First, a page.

Many Ghanaians will spend Easter partying, drinking and, in the words of Christianity, “fornicating”! Good for them! This Dionysian approach is perfectly in tune with the origins of the Easter celebrations.

These holidays were traditionally about rebirth and had been celebrated hundreds of years before Christians tried to steal their day as their own.  For the Saxons the day was to honour Eostre, their mother goddess.

As Europeans entered Spring the plants reappeared from the earth and the animals came out of hibernation. The sun appeared to return and the earth started flourishing once more after the severity of winter.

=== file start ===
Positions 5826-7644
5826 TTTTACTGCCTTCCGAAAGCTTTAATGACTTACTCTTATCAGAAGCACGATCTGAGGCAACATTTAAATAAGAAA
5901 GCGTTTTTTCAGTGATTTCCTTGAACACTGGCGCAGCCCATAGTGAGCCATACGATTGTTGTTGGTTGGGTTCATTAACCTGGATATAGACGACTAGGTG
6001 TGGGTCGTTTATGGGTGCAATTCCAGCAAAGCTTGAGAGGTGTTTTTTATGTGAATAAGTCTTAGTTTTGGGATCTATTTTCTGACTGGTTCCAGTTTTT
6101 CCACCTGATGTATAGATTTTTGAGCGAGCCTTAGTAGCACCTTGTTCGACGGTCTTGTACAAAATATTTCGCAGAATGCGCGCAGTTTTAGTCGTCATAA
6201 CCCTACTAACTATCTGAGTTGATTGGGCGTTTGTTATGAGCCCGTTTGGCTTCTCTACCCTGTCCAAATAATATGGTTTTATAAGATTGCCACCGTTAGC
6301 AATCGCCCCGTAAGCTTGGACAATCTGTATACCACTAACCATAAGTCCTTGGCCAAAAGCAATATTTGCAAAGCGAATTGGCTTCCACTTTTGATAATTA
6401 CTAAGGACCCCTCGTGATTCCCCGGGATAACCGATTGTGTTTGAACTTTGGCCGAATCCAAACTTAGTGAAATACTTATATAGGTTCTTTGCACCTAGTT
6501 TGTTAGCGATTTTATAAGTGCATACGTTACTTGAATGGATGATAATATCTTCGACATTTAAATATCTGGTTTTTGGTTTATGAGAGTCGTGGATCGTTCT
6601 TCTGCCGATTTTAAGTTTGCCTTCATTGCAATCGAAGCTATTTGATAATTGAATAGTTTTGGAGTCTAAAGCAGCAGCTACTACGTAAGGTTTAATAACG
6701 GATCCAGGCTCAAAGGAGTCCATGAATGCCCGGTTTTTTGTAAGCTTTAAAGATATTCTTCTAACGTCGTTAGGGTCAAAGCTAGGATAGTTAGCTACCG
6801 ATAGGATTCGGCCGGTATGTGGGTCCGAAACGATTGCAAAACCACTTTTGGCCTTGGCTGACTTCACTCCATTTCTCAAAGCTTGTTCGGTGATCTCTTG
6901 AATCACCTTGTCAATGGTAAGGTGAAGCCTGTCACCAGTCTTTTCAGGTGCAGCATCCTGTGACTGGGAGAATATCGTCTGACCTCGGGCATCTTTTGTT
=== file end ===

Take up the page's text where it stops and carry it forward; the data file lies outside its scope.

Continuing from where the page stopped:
It was customary to give symbols of fertility – eggs and rabbits – and this practice continues today, blending pagan and Christian beliefs. Somehow the true roots of Easter got lost in the transference to Ghana where it became blended with own their traditional beliefs and America’s form of Christianity.

For me, I will neither celebrate the pagan, nor the Christian way nor get caught in the teeming beaches but will spend a quiet day at home and catch up watching some movies.